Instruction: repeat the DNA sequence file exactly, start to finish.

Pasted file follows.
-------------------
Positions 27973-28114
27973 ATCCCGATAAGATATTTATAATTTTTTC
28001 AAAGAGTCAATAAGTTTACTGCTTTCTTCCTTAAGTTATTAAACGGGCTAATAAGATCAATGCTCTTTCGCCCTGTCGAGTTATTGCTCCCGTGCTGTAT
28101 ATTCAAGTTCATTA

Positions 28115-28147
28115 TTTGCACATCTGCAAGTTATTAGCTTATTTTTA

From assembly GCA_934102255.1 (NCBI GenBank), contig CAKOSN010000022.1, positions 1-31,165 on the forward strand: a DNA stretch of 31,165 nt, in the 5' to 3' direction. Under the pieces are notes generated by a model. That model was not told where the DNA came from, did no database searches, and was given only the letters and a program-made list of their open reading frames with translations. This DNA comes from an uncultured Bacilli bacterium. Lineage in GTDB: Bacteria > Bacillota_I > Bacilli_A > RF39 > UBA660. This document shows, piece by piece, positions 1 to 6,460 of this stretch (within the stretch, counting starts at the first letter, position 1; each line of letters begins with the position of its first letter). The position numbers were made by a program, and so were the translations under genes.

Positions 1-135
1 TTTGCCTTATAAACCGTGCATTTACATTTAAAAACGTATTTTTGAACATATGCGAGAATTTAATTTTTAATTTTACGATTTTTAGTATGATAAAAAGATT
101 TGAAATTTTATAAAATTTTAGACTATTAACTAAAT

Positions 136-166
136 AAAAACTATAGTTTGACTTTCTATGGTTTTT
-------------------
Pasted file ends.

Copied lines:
Positions 27973-28114
27973 ATCCCGATAAGATATTTATAATTTTTTC
28001 AAAGAGTCAATAAGTTTACTGCTTTCTTCCTTAAGTTATTAAACGGGCTAATAAGATCAATGCTCTTTCGCCCTGTCGAGTTATTGCTCCCGTGCTGTAT
28101 ATTCAAGTTCATTA

Positions 28115-28147
28115 TTTGCACATCTGCAAGTTATTAGCTTATTTTTA

From assembly GCA_934102255.1 (NCBI GenBank), contig CAKOSN010000022.1, positions 1-31,165 on the forward strand: a DNA stretch of 31,165 nt, in the 5' to 3' direction. Under the pieces are notes generated by a model. That model was not told where the DNA came from, did no database searches, and was given only the letters and a program-made list of their open reading frames with translations. This DNA comes from an uncultured Bacilli bacterium. Lineage in GTDB: Bacteria > Bacillota_I > Bacilli_A > RF39 > UBA660. This document shows, piece by piece, positions 1 to 6,460 of this stretch (within the stretch, counting starts at the first letter, position 1; each line of letters begins with the position of its first letter). The position numbers were made by a program, and so were the translations under genes.

Positions 1-135
1 TTTGCCTTATAAACCGTGCATTTACATTTAAAAACGTATTTTTGAACATATGCGAGAATTTAATTTTTAATTTTACGATTTTTAGTATGATAAAAAGATT
101 TGAAATTTTATAAAATTTTAGACTATTAACTAAAT

Positions 136-166
136 AAAAACTATAGTTTGACTTTCTATGGTTTTT